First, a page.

“Now August comes with a dreamy haze of heat.”

The AC is on high with the outside temperature already in the high 80’s, and when you add the humidity, the low 90’s. We are under a heat emergency while north of us has an official heat wave. I have a list for today, my first list in a while. It is a long one with more than a couple of stops. The dump is on the list, but I’m moving that to tomorrow as that’s when my cleaning lady comes. Laundry is not on the list. I have no dirty laundry. I’ll repeat that last one: I have no dirty laundry, literally or proverbially.

We didn’t have air conditioning or even fans when I was a kid. My mother kept the house almost as dark as a cave. All the shades were down to keep out the heat. I remember being restless in bed on hot nights. I remember throwing off my sheet and being impatient for the Sandman and the dreams he’d bring. But finally, the bike riding, the games at the park, the walking to the pool or the zoo caught up with me and I’d fall asleep.

In Ghana, during the dry season, every day was close to or over a hundred. I didn’t have a fan then either. I’d go about my day regardless of the heat. I’d teach my T2 classes, the second years, every day. Often, when my work day was over, I’d even take a nap. Everything in town shut down for a couple of hours each day. Later in the afternoon, I’d sometimes go to town. I’d walk but not very far. Someone always stopped to give me a ride. They knew the white lady walking down the road was a teacher at the training college. It worked the same way for my walk home. I was one of few whites in town and the only one at my school until my second year when Bill and Peg joined me so most people knew who I was. They aways greeted me as madame. Every night I took my cold shower. I hurried doing my hair as the first water out of the pipe had been warmed by the sun. I rinsed with the cold. During the dry season I never toweled dry. I’d put on my robe while I was still wet, hurry inside and go to sleep as the air dried me. That always worked.

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10 Comments on ““Now August comes with a dreamy haze of heat.””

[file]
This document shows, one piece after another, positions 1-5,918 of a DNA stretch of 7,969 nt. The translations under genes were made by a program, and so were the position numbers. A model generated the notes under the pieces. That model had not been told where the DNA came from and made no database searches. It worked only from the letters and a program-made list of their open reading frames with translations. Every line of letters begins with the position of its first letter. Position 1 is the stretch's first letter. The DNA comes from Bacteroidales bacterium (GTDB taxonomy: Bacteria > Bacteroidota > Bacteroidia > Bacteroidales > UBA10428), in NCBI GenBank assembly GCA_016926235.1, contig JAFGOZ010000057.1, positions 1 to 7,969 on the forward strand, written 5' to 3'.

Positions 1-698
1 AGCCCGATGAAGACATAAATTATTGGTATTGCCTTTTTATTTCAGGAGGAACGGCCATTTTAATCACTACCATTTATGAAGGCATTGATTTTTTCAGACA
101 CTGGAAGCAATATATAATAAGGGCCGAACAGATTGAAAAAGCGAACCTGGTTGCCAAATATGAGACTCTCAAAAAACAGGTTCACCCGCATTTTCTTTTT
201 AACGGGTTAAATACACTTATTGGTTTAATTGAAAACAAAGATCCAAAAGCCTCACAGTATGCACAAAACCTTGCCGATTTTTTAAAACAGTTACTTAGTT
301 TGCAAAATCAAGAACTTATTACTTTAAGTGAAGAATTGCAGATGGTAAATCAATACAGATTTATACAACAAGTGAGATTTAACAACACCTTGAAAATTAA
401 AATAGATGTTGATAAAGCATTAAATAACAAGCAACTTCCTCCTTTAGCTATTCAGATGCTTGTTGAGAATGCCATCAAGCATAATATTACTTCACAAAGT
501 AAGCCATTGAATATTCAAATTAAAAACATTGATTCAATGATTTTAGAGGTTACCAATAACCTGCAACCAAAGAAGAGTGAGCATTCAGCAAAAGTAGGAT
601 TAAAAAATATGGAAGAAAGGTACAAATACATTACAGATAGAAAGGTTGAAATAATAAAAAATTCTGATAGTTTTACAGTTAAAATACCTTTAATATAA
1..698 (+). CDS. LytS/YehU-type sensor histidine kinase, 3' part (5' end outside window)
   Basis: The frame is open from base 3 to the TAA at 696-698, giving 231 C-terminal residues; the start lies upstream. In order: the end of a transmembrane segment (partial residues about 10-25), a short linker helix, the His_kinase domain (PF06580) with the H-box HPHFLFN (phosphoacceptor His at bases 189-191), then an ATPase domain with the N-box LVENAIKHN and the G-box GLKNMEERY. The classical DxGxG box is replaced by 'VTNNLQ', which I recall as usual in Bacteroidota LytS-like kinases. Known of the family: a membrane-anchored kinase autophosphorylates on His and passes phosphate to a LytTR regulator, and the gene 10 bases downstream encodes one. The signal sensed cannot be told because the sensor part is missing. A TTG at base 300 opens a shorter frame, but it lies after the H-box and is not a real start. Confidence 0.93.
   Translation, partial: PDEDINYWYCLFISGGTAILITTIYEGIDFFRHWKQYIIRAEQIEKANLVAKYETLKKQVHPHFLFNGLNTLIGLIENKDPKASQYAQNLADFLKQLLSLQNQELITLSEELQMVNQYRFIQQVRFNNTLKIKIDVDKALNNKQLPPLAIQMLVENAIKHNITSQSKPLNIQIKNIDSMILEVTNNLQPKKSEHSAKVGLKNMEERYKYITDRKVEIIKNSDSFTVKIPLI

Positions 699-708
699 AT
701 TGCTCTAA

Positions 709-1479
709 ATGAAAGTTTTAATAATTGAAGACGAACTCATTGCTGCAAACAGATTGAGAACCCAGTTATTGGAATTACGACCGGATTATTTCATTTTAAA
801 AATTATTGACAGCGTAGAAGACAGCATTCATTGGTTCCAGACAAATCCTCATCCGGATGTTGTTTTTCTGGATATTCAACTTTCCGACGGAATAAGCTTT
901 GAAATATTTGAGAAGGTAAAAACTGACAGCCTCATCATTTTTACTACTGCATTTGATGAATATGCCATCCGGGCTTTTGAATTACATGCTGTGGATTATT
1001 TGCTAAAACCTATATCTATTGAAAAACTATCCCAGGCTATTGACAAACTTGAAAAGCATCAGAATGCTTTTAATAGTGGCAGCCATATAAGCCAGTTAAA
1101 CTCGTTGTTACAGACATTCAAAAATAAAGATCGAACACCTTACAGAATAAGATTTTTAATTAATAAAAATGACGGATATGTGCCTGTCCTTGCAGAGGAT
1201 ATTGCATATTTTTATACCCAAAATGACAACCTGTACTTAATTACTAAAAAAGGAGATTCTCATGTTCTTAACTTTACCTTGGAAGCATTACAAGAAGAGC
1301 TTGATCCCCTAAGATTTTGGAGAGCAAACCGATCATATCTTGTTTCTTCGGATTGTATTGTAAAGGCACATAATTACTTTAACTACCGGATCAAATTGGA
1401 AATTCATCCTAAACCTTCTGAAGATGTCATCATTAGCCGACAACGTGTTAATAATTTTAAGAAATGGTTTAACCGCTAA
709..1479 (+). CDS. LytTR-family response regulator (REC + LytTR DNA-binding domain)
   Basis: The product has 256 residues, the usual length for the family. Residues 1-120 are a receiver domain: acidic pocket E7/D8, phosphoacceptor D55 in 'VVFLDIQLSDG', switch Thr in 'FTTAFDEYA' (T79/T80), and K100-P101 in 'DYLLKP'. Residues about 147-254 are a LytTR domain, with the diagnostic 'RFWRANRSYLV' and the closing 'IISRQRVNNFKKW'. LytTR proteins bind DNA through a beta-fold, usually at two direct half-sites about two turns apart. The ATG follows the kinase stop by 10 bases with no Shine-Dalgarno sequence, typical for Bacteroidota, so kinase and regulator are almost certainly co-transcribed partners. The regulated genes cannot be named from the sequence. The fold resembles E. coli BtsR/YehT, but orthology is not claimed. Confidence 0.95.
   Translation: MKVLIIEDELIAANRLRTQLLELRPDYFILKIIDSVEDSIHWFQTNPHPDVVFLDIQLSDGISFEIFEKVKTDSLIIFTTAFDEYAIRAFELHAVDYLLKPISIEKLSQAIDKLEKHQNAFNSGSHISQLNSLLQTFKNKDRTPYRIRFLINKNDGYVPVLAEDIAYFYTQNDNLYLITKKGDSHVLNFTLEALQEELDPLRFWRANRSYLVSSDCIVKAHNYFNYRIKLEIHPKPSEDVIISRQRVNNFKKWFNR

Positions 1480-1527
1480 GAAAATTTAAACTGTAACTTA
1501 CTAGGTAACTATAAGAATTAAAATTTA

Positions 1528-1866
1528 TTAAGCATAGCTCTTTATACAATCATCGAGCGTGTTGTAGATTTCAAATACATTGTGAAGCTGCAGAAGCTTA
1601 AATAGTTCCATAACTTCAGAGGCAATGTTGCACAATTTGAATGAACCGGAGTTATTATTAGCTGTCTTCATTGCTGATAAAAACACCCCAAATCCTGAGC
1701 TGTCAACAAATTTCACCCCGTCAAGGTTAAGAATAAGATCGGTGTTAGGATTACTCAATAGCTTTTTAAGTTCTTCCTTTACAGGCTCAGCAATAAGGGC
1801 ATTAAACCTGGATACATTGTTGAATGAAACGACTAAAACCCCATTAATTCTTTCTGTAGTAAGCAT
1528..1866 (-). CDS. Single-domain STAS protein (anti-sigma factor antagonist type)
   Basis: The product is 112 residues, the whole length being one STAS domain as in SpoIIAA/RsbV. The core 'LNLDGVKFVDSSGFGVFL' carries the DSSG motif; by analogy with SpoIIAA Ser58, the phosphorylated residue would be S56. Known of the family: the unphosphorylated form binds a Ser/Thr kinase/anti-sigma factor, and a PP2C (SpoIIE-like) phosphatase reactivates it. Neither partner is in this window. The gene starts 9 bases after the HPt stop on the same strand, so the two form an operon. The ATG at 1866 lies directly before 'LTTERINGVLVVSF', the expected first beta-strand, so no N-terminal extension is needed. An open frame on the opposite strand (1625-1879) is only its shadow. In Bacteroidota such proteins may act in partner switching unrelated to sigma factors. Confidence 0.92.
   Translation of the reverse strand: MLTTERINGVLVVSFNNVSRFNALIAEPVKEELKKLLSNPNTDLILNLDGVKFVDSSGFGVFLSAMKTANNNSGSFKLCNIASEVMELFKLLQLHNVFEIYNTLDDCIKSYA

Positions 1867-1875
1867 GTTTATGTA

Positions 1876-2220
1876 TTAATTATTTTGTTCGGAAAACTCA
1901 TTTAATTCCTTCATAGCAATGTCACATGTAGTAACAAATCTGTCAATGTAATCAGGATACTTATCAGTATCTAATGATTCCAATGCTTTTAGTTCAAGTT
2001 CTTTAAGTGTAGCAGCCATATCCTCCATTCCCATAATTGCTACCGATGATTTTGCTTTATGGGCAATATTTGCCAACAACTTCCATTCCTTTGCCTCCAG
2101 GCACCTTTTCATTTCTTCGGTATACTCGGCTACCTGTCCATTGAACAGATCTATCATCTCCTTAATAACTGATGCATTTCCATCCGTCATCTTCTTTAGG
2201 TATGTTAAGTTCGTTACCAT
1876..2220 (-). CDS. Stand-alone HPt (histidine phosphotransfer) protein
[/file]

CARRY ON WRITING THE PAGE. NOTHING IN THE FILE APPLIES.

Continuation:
1. im6 Says:

    Thought about you as I watched CBS Sunday Morning today. In case you missed it… https://www.youtube.com/watch?v=x2RPVDOiu-o

    • katry Says:

      Im6,
      Thank you so much!! I hadn’t seen it.

      My neighborhood mostly has blue hydrangeas. A few years back, blue hydrangeas were popular for wedding flowers. People would wake up and find their gardens empty of their blue hydrangeas which were stolen then sold to florists at a heavy price.

  2. Bob Says:

    Hi Kat,

    When we first moved to Texas in 1953, few homes had central AC. Most people had attic fans which supposedly sucked out the heat from the bedrooms. It didn’t work. We soon had a large window unit which cooled only the down stairs living room, dining area. And kitchen. We slept on blankets on the living room carpet.

    My dad had an air conditioning system installed in his car and this thing blew out cold air from two blowers mounted in the trunk. This unit was so powerful one could hang meat in the backseat. My mother had to wear a sweater in August in the car because my father liked it cold.

    Without AC the entire sunbelt would have not developed as it did. Dallas had less than 700,000 people in the 1950s, Las Vegas had about 75,000 people. Phoenix, Atlanta, Houston, and other sunbelt metropolises were small communities before widespread AC.

    Even in the big cities of the north, families would flee in July and August to mountain resort areas such as Tanglewood and the Catskill mountains and returning after Labor Day.

    • katry Says:

      Hi Bob,
      My sister’s house in Colorado had an attic fan. Hers worked and cooled her house. We could never have used them here as my house would turn into a mold spore. My parents did get air conditioners for the living room and two bedrooms. When we were getting ready to sell the house, we added central air.

      My father’ truck never had AC, but my mother’s car did. I bought the car from them and loved the AC.

      I know I have said it before, but I could never live with that heat the whole summer. Here, the humidity is a killer when added to the heat. The air is miserably damp.

      I always lived in the suburbs, but I do remember the cities were far quieter in the summer.

  3. im6 Says:

    It’s amazing how “cool” (I use the term very, very loosely) 98º here seems today.

    • katry Says:

      im6,
      It is definitely loosely used!! I did a couple of errands today. One was the garden center. I got a bit dizzy and fled to the AC in my car.

  4. Bob Says:

    Hi Kat,

    Here’s a great story from 40 years ago about Jim Rice’s quick action:

    https://www.boston.com/sports/boston-red-sox/2022/08/07/jim-rice-saves-life-jonathan-keane-fenway-park-forty-years-anniversary/

    • katry Says:

      Hi Bob,
      This appears every now, but I hadn’t seen the last part with the father and his son. I had see the picture of Jim Rice carrying the boy.

      When Rice made the Hall of Fame, well deserved but at the last minute, this was resurrected. I think that’s when I first heard about it.

      • Bob Says:

        First I had ever heard the story. Rice deserved the hall of fame regardless how he got there. This story is just the cherry on top of the sundae of being elected.

      • katry Says:

        Rice was elected to the Hall of Fame on the last year he could be. We couldn’t believe he was passed over the other times. They recorded Rice getting the phone call and the great news. He is a commentator on NESN which airs all the Sox games.He is an amazing dresser even to the matching pocket piece. I think he has his clothes made for him.


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